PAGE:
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Just wondering about the definitions and usage of these three terms.

To my understanding so far, "covariant" and "form-invariant" are used when referring to physical laws, and these words are synonyms?

"Invariant" on the other hand refers to physical quantities?

Would you ever use "invariant" when talking about a law? I ask as I'm slightly confused over a sentence in my undergrad modern physics textbook:

"In general, Newton's laws must be replaced by Einstein's relativistic laws...which hold for all speeds and are invariant, as are all physical laws, under the Lorentz transformations." [emphasis added]

~ Serway, Moses & Moyer. Modern Physics, 3rd ed.

Did they just use the wrong word?

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3 Answers

These words do have different meanings, this is a general guide to their differences. In different fields they may have slightly varying definitions. I would recommend looking them up to be certain.

Invariant means does not change at all. Everything is the same (whether physical law, quantity or anything). In terms of vectors, invariant is a scalar which does not transform.

Form-invariant means the form does not change, for example the inverse square law, will always be inverse square but the constants may differ.

Covariant, has a specific meaning when relating it to vectors, as it specifies the transformation rules. (This is as opposed to contravariant which is the other one). For more information see wikipedia, towards the end of the Mathematics of four vectors section.

To specifically answer your question on the phrase, Einsten's relativistic laws are invariant under Lorentz transformations, the laws don't change at all. The constants don't change, neither does the form.

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Right. Just linguistically, "invariant" is composed of "in" and "variant" and it just means "not change" - invariants don't change. "Form-invariant" (surely less common in fundamental physics!) means that "form doesn't change" for the same reason. The term "covariant" is linguistically "co" and "variant" which means "together change" - covariant objects change together with others i.e. in the same way as others. The Riemann tensor or Einstein's equations are "covariant" because their components transform just like tensor products of vectors. But they're not invariant - constant. –  Luboš Motl Mar 28 '11 at 11:46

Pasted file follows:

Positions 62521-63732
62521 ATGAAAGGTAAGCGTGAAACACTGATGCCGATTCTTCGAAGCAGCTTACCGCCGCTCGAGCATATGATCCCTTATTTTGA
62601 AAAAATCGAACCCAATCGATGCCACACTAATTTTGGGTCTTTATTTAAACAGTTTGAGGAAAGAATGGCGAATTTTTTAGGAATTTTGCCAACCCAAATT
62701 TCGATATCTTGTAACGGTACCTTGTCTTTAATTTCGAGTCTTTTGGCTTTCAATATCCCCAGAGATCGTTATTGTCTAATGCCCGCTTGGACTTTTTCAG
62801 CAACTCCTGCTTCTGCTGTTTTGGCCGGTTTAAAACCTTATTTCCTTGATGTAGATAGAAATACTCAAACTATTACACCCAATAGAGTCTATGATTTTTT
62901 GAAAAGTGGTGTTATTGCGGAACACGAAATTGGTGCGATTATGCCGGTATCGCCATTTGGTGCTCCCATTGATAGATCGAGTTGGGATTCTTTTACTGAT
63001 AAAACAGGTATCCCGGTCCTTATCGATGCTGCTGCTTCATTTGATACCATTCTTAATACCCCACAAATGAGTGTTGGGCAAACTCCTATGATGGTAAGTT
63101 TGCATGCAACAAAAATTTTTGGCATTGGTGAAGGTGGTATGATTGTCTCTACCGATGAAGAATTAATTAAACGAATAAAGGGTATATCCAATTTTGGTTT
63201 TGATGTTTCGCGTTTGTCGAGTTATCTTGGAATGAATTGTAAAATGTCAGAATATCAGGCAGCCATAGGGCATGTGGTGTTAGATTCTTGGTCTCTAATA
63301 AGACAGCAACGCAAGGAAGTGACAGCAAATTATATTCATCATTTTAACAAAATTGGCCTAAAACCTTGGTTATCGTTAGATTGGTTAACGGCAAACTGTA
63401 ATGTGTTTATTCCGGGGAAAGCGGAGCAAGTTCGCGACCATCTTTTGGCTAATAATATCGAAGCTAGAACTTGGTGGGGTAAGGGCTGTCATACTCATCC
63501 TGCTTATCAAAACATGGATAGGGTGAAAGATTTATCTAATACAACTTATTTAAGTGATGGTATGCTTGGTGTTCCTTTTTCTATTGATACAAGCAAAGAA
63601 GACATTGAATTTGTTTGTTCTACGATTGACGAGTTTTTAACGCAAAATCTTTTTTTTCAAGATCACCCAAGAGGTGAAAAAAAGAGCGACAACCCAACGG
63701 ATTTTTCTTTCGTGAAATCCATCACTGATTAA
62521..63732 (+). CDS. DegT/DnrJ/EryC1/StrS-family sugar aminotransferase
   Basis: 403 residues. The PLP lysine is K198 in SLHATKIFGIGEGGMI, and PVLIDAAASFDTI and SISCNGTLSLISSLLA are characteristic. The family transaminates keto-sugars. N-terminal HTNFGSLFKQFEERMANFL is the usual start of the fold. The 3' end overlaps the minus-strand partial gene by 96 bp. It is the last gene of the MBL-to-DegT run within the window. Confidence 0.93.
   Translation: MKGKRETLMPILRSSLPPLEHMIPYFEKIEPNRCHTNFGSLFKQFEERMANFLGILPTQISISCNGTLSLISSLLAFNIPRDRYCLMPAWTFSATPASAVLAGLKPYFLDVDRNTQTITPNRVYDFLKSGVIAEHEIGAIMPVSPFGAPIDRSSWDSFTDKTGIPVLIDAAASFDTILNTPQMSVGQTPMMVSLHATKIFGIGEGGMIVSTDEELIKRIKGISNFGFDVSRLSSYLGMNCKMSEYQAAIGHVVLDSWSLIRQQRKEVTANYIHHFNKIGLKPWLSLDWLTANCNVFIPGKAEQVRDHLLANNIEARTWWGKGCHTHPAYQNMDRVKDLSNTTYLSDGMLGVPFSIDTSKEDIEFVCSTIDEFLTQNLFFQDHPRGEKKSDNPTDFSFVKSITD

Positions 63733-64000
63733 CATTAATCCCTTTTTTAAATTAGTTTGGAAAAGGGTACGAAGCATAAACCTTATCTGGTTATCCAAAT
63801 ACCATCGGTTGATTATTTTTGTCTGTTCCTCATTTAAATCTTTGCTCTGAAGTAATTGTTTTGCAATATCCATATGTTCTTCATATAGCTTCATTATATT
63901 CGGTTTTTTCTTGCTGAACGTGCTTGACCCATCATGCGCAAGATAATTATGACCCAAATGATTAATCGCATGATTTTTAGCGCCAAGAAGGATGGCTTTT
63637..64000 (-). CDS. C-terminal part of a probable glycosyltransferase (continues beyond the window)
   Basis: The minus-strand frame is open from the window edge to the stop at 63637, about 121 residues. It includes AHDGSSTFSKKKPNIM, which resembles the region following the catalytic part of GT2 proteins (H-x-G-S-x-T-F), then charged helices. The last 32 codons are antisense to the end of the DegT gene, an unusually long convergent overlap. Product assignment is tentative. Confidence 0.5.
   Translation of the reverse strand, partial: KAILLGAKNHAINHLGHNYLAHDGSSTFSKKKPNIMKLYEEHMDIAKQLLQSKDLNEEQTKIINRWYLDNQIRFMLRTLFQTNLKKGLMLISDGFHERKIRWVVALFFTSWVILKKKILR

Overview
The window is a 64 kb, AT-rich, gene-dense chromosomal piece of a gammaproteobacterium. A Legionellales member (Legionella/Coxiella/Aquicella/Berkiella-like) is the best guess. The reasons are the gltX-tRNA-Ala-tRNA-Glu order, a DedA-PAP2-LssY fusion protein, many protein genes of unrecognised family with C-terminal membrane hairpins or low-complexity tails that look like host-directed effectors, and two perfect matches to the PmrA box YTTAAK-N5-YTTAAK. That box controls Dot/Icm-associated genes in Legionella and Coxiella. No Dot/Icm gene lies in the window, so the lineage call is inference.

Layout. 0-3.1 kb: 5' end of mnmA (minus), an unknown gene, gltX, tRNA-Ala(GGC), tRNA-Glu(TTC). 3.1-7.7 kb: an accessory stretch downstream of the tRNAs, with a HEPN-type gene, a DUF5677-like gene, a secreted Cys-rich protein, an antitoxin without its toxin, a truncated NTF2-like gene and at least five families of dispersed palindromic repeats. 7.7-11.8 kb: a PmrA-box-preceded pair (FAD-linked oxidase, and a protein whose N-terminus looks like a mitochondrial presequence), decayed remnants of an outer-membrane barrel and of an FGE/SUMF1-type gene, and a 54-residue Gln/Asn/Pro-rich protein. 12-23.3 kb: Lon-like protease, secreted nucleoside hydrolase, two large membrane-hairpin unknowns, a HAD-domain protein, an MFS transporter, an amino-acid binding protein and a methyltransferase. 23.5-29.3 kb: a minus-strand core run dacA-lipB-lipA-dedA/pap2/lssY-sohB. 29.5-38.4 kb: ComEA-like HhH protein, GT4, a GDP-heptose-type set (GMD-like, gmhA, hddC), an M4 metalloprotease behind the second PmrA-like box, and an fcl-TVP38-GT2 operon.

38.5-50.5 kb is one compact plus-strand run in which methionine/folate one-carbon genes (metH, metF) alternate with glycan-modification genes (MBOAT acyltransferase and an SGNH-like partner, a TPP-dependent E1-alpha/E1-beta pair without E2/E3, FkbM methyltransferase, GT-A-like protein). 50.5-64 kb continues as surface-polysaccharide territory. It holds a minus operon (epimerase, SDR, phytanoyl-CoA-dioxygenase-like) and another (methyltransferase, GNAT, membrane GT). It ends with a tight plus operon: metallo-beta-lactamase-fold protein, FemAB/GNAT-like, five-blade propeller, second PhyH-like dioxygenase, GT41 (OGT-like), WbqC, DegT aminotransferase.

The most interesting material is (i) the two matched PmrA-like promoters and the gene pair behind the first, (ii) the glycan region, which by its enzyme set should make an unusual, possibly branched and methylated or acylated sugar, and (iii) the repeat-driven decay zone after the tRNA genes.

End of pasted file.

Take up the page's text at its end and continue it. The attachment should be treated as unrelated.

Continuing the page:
I agree that the components of the Riemann tensor or Einstein's equations (as in GR) are covariant, maybe I miss-interpreted the question as to how it relates to "Einstein's relativistic laws" maybe the missing part was important to specify which laws. –  Dom Mar 28 '11 at 11:48
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I'm from the old school of physics (1970). This is what I remember: ALL laws of nature must be so constituted that it is transformed into a law of exactly the same form when, instead of the space-time variables x, y, z, t of the original co-ordinate system K, we introduce new space-time variables x', y', z', t' of a co-ordinate system K'. OR - another way of saying this is: General laws of nature are co-variant with respect to Lorentz transformations.

This is called the Heuristic value of Relativity.

To me Co-variant means that when a change is measured, the Formula to the natural law stays the same, but time and position of the object changes. Therefore, the natural law constituted works together with Lorentz Transformations.

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This is a good question because I think physicists nowadays don't understand the difference between form invariant and covariant.

The equations of physics are form invariant under a Lorentz transformation, but they're not co-variant as in they don't vary with the Lorentz transformation.

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